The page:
Exploring Ireland: Where to golf, drink and stay on the Emerald Isle. Pt. 2. Old Tom Morris Links, Donegal



In these series of articles, I will be taking you around the Emerald Isle providing you with great golf courses to visit in some of the loveliest spots in Ireland. I’ll also be highlighting the best and most authentic Irish bars in these spots, as well as places to stay, eat and how to get there. Whether you’re taking a golfing holiday to Ireland in 2019 or are interested in doing so sometime in the future, I’ll make sure to let you in on the best places to spend your time.

In Part One of our Exploring Ireland series, we focused on County Wicklow and showcased Woodbrook Golf Club. Now it’s time for Part Two, and we’re taking a trip to the far northwest corner of the island, and into County Donegal.

While it may not be the most accessible destination, Donegal is an absolute must for anyone traveling to Ireland. Voted number one on The National Geographic Traveler’s ‘cool list’ for 2017, Donegal is like no place you’ve ever seen. Full of breathtaking beaches, incredible walking trails, cosy pubs and of course, excellent golf courses, you’re guaranteed to have a great time here.

Old Tom Morris Links, Donegal


My pick for the top golf course to visit in the county is the Old Tom Morris Links, situated within the Rosapenna Hotel and Golf Resort.

In 1891, while a guest of Lord Leitrim, Old Tom Morris of St. Andrews decided to visit Donegal, and in typical Tom Morris fashion, he believed that it was the ideal location to build a championship course. What Morris created was a course with wide rolling fairways and magnificent greens that have stood the test of time.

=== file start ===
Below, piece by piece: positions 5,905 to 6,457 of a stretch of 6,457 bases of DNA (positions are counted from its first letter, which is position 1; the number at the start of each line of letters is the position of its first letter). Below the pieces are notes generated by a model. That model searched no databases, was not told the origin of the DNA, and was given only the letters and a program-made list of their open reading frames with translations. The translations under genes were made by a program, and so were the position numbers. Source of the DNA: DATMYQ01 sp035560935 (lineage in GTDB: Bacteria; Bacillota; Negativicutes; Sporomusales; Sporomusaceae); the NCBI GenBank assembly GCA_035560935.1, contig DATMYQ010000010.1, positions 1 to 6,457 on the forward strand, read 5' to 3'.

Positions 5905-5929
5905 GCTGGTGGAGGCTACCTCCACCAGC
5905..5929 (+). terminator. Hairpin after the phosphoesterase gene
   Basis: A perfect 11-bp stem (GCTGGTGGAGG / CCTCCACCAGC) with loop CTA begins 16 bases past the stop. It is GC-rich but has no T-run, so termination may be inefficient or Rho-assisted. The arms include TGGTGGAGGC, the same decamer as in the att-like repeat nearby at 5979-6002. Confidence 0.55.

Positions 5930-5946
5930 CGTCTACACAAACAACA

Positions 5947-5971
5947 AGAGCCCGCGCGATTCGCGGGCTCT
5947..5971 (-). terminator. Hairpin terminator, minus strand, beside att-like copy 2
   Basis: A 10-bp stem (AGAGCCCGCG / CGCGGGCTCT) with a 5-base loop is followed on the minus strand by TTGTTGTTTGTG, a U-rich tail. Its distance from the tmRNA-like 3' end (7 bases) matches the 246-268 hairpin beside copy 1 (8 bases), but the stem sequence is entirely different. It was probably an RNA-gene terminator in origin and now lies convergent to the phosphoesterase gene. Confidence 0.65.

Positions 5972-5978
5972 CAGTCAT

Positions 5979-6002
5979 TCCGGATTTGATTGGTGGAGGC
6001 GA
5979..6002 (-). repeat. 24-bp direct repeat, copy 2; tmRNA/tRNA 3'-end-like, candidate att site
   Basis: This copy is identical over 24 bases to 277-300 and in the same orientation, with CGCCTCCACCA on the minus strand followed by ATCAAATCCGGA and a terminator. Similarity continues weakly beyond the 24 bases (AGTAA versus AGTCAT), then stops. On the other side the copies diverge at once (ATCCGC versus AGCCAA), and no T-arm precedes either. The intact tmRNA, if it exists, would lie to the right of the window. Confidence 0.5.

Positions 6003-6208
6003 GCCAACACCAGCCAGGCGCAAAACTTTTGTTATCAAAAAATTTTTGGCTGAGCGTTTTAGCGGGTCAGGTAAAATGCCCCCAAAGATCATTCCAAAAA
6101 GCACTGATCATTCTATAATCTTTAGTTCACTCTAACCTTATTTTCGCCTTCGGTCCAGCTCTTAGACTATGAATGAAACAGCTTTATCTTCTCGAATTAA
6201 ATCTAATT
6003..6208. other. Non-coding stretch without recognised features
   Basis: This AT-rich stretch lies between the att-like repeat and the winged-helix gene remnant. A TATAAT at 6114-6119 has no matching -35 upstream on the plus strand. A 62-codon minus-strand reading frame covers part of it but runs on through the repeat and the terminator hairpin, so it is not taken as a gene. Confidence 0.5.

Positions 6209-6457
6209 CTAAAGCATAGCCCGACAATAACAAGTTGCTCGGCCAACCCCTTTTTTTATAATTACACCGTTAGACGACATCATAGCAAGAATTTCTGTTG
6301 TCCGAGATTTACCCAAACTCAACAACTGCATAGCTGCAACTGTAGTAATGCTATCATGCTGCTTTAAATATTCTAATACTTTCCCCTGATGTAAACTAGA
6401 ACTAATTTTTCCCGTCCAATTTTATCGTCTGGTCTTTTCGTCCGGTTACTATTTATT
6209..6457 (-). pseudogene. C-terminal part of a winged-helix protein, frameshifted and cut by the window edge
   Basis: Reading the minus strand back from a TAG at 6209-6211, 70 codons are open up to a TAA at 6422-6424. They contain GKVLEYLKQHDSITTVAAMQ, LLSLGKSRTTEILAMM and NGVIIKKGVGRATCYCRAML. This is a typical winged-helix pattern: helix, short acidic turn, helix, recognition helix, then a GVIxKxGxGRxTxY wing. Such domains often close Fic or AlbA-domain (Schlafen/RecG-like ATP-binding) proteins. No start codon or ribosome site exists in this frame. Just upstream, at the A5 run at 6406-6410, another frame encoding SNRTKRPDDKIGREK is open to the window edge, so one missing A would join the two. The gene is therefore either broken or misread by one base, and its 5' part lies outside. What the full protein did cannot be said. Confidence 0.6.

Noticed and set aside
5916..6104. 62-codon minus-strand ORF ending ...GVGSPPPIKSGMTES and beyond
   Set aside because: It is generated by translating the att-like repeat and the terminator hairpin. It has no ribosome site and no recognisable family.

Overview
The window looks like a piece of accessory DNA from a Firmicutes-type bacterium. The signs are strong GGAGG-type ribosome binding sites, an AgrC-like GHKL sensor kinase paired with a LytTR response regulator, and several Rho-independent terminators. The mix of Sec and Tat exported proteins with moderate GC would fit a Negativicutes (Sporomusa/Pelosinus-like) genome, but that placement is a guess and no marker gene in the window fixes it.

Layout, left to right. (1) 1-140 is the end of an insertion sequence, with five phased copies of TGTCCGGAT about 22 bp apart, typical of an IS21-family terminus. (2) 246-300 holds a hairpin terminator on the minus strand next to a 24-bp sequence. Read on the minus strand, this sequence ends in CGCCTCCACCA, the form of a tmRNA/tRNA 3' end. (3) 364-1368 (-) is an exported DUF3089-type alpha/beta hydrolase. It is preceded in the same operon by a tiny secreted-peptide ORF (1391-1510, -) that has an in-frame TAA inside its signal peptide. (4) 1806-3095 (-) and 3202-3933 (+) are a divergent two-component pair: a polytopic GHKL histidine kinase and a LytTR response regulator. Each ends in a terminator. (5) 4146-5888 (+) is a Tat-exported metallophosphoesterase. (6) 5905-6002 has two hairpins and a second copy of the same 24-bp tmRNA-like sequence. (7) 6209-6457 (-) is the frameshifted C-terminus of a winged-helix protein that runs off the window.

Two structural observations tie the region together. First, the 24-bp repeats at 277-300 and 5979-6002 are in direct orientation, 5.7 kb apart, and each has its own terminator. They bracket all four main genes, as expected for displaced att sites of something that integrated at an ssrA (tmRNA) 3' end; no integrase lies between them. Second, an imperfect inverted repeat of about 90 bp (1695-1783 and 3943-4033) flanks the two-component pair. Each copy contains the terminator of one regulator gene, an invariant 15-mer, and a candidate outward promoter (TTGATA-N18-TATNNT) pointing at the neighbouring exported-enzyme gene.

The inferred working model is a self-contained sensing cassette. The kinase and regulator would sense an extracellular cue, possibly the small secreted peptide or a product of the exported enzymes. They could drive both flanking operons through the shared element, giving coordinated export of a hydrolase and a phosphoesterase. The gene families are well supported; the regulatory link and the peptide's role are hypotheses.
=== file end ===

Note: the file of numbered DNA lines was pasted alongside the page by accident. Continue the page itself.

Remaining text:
The course was renovated twice before a new Strand Nine opened in 2009 which now plays as the front nine of the Old Tom Morris Links. The addition gives the course a wonderful mix of a traditional and modern links feel.

The challenging course plays over 6,900 yards from the back tees, and only offers up the relief of three par-fives. The challenge can also become even more daunting should the wind blow, and being situated along “The Wild Atlantic Way,” you should expect nothing less.


While you will no doubt enjoy the stern test and the natural feel of the golf course, visitors will have even more to look forward to should they take the trip here. The course runs along Tramore beach overlooking Sheephaven Bay and offers up sensational views no matter what hole you are on during your round.

The rates to play 18 holes at the Old Tom Morris Links begin at $40 in winter, and $60 during the summer months.

Food & Drink – The Olde Glen Bar, Carrigart


A 10-minute drive from the course will take you to The Olde Glen Bar a few minutes from Carrigart, which Ulster’s very own Hollywood star and golf fan Jamie Dornan (The Fall, 50 Shades of Grey) called the “best bar in the world.”

The bar first opened in 1768, making it one of the oldest bars in Donegal. The Olde Glen Bar has kept its very traditional feel, and when you get there, you will feel like you’ve been transported back in time. Wooden floors, big open-lit fires, low ceilings and door frames add to the charm of this little bar where there is always something going on.


There is live traditional music playing in the bar every weekend, and along with the music, The Olde Glen Bar boasts an excellent craft beer, whiskey and gin selection. The bar prides itself on its Kinnegar beer, brewed just up the road, and it’s well worth a try if Guinness isn’t your thing.

The bar also features a highly acclaimed restaurant, offering up dishes such as seatrout, venison, supreme of chicken and plenty of other delights.


Where To Stay

The obvious choice is the Rosapenna Hotel and Golf Resort itself. This luxury establishment will cater to all your needs and is the ideal place to stay when in the area if you have the money to splash out. A classic double room will set you back around $200 a night, or you can go for the stay and play option which provides you with two nights bed, and breakfast along with a round of golf at both the Old Tom Morris and the Sandy Hills Links for around $300 per person.

If you’re looking for somewhere less expensive or more traditional, then there are plenty of cottages in the area that will add even more character to your adventure. Here’s what you can expect should you wish to stay in an Irish cottage in the area, and it will give you a feel for true Irish life out on the Atlantic Ocean.